We understand from meetings with your predecessor Norman Baker that the UK government prefers a more highly-differentiated approach, assigning default values to the whole range of conventional crudes entering the EU market. While we agree that this more nuanced approach should be a future aspiration of the FQD, it is not yet practicable as the data to underpin this differentiation does not yet exist. Meanwhile, with European elections fast approaching, if the Commission does not release its new proposal soon, there will not be enough time for member states to consult and then vote on it before further delays set in. And if that vote again ends in stalemate due to lack of support from larger member states such as the UK, there is a real risk that the whole process could grind to a halt, and this important piece of climate legislation will remain an aspiration rather than becoming a reality.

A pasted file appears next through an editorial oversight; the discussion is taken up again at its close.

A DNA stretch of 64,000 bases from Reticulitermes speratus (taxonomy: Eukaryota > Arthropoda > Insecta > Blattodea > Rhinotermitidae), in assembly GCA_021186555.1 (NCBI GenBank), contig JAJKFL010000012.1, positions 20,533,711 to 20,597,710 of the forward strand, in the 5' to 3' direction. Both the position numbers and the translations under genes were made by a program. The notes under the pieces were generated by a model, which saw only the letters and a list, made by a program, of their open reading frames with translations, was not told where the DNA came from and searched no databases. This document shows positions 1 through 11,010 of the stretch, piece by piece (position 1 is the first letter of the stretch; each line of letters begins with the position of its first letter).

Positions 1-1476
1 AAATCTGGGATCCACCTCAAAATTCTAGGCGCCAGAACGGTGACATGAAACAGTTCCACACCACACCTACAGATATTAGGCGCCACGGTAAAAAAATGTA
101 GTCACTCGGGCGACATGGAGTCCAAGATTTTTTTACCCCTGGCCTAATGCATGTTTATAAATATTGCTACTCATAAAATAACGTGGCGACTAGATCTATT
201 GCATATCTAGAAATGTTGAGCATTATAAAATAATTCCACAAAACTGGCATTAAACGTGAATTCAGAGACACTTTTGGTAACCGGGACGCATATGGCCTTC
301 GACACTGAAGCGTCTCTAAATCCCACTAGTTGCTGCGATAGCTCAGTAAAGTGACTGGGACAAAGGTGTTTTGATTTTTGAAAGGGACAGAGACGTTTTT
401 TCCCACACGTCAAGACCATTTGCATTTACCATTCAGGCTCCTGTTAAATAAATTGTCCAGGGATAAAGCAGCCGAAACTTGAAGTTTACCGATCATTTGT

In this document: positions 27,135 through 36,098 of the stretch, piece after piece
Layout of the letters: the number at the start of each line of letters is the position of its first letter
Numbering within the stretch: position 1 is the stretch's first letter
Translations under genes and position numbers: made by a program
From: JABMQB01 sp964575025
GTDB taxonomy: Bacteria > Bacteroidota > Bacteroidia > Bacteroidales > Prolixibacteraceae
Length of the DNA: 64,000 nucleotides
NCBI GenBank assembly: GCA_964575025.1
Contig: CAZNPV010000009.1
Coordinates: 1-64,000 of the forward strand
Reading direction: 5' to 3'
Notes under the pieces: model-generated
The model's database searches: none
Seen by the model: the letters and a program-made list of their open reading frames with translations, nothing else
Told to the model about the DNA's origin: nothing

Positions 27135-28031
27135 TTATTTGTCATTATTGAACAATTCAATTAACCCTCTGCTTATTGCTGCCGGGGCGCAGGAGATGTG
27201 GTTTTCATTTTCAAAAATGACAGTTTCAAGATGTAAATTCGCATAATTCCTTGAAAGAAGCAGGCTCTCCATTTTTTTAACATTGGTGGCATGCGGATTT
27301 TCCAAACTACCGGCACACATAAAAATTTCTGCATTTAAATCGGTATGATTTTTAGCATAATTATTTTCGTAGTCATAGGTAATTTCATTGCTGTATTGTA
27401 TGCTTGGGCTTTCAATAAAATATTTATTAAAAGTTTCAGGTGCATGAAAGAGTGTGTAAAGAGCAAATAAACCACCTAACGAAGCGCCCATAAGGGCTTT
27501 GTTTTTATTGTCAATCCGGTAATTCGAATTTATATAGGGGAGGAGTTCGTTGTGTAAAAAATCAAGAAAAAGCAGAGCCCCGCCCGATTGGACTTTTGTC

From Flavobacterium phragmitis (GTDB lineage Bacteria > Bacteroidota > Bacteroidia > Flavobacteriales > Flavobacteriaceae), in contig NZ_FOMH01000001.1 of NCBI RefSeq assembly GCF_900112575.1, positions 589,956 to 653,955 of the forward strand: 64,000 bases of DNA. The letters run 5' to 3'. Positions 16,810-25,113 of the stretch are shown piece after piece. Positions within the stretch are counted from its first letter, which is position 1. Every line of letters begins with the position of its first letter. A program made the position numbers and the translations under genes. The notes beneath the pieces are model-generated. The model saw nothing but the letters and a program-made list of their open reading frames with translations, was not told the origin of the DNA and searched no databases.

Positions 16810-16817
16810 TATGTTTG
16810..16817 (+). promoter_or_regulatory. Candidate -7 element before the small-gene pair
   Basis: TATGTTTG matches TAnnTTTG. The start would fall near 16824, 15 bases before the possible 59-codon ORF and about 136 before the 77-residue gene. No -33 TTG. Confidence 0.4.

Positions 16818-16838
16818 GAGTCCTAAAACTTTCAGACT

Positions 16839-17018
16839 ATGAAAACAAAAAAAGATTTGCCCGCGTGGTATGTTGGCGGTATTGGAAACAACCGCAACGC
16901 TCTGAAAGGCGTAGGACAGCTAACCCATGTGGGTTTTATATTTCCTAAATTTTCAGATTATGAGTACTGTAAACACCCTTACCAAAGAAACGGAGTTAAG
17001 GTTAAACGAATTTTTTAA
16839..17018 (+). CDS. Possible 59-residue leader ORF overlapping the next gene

The world is watching what the UK and EU do on this issue. In order to avoid catastrophic climate change, the International Energy Agency calculates that two thirds of known fossil fuel reserves must be left in the ground. It is vital that major markets such as the EU develop policies that discourage the use of the most polluting fossil fuels, in order to make the transition to a low carbon economy and have a decent chance of avoiding temperature rises of above 2 degrees. To this end, earlier this month, 21 Nobel peace and science laureates, including Archbishop Tutu and members of the Intergovernmental Panel on Climate Change, wrote to President Barroso and EU Environment Ministers calling for immediate implementation of the FQD, and its application to fuel from tar sands and other unconventional sources. The timing is crucial, because it is looking increasingly likely that tar sands oil may soon be flowing to the EU in large quantities, via the Keystone XL Southern portion, the various new pipelines to the East Coast of Canada that are being proposed, and from other countries such as Madagascar.